guest commentary

In the collective to higher standards

Juliane Reinecke, King's College London

Issue 81 - May | June 2019

Juliane Reinecke, Professor of International Management and Sustainability at King's College London
Juliane Reinecke, Professor of International Management and Sustainability at King's College in London

This year marks the misfortune of Rana Plaza for the sixth time. The tragedy that killed 1.100 workers at a textile factory in Bangladesh once again demonstrated that in global value chains, the good will and even codes of conduct of individual companies are not enough to ensure good working conditions for suppliers. Since then, promising solutions have been tested to achieve fundamental improvements. One example is the Bangladesh Agreement, in which more than 200 companies have voluntarily imposed higher standards of building safety and fire safety. In a short time, the initiative has achieved a lot: numerous safety inspections and renovations have been carried out and the number of fatal accidents has been significantly reduced.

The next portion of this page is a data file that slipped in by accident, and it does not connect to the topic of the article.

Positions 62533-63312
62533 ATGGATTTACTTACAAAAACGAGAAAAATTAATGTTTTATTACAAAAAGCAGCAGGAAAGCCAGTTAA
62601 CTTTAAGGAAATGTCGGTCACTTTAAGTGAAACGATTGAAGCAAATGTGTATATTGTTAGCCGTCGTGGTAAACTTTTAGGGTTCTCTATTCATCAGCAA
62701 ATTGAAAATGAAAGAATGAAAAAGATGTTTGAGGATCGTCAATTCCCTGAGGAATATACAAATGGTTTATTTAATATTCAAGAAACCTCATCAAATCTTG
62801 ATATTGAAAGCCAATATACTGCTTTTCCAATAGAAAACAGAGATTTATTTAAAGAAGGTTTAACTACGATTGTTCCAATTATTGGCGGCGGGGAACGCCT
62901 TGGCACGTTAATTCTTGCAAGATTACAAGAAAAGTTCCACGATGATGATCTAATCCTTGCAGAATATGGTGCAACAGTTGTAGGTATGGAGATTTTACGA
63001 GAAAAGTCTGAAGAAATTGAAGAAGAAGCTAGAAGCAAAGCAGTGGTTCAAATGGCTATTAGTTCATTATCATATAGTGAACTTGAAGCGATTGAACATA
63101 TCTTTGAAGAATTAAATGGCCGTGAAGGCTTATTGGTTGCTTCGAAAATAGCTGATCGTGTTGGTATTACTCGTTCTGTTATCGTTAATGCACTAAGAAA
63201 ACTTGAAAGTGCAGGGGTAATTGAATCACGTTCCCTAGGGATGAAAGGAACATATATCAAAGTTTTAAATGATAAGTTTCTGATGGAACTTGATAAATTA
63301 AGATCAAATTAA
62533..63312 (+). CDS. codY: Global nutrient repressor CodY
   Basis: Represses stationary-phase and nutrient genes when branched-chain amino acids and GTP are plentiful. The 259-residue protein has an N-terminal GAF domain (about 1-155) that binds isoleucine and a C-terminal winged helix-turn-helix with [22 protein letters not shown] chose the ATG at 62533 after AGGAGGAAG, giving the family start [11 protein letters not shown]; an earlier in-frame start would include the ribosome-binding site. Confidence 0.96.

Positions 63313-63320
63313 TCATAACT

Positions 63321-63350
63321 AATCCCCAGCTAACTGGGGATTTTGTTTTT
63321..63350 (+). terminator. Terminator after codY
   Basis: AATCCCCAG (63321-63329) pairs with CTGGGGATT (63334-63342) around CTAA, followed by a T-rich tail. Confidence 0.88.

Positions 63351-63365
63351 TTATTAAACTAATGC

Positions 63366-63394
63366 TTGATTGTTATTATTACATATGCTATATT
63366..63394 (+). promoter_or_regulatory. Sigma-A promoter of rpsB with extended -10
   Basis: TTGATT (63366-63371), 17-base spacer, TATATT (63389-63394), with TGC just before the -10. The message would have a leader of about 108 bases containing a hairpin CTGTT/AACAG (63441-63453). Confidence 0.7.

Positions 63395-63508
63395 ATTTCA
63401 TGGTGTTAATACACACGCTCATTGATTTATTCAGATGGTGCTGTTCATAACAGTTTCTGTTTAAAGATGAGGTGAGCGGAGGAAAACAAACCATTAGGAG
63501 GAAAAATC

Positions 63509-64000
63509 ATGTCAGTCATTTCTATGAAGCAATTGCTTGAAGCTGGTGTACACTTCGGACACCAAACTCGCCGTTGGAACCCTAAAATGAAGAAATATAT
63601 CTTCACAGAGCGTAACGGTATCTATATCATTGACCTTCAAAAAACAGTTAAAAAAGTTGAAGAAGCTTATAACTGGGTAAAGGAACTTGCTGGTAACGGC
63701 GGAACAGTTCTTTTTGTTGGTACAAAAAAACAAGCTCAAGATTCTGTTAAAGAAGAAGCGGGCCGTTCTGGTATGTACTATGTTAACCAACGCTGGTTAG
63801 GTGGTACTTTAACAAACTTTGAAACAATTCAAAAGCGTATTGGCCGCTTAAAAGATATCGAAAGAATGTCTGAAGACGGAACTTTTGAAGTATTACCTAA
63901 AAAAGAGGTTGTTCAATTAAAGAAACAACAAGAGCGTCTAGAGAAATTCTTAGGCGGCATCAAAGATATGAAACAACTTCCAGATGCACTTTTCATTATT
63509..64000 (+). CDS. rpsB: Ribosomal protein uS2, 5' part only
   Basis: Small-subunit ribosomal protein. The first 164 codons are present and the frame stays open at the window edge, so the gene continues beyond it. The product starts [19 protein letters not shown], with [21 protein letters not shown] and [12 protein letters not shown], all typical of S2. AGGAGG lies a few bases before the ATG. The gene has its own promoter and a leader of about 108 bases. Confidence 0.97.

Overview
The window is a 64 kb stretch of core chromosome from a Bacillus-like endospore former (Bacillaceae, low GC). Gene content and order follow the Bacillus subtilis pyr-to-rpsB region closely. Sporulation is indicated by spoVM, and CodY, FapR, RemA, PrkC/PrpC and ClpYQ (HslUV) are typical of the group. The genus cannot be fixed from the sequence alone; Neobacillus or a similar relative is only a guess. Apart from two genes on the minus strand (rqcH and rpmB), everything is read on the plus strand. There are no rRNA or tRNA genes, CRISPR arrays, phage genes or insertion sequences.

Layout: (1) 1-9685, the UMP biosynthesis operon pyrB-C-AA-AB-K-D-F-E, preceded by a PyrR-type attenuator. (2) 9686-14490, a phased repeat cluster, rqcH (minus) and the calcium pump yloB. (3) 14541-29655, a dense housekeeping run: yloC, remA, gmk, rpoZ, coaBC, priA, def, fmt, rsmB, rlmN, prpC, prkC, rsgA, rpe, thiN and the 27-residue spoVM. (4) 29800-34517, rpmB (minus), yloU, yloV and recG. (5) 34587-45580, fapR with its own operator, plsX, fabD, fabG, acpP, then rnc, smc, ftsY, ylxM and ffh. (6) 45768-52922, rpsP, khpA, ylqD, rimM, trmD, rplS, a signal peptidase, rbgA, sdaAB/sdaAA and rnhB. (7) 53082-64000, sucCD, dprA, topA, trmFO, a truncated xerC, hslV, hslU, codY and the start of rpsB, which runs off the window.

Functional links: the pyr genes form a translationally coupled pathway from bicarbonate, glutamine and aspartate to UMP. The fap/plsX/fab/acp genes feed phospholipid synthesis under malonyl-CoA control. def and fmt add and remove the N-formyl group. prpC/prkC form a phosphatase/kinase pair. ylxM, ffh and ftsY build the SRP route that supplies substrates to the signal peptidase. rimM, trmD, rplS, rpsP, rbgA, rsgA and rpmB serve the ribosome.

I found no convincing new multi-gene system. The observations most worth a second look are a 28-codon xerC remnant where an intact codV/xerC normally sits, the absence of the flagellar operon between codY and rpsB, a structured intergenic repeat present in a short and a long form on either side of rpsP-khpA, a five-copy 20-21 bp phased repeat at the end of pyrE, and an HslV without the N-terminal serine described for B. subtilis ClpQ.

What can be learned from it? Pooling companies can pool resources and finance quality audits, and greater leverage will sanction suppliers more effectively in the event of non-compliance. Thus, in spite of non-state regulation, the collective creates a level playing field for all market participants - with results that an individual alone could not achieve.

Photo: Reinecke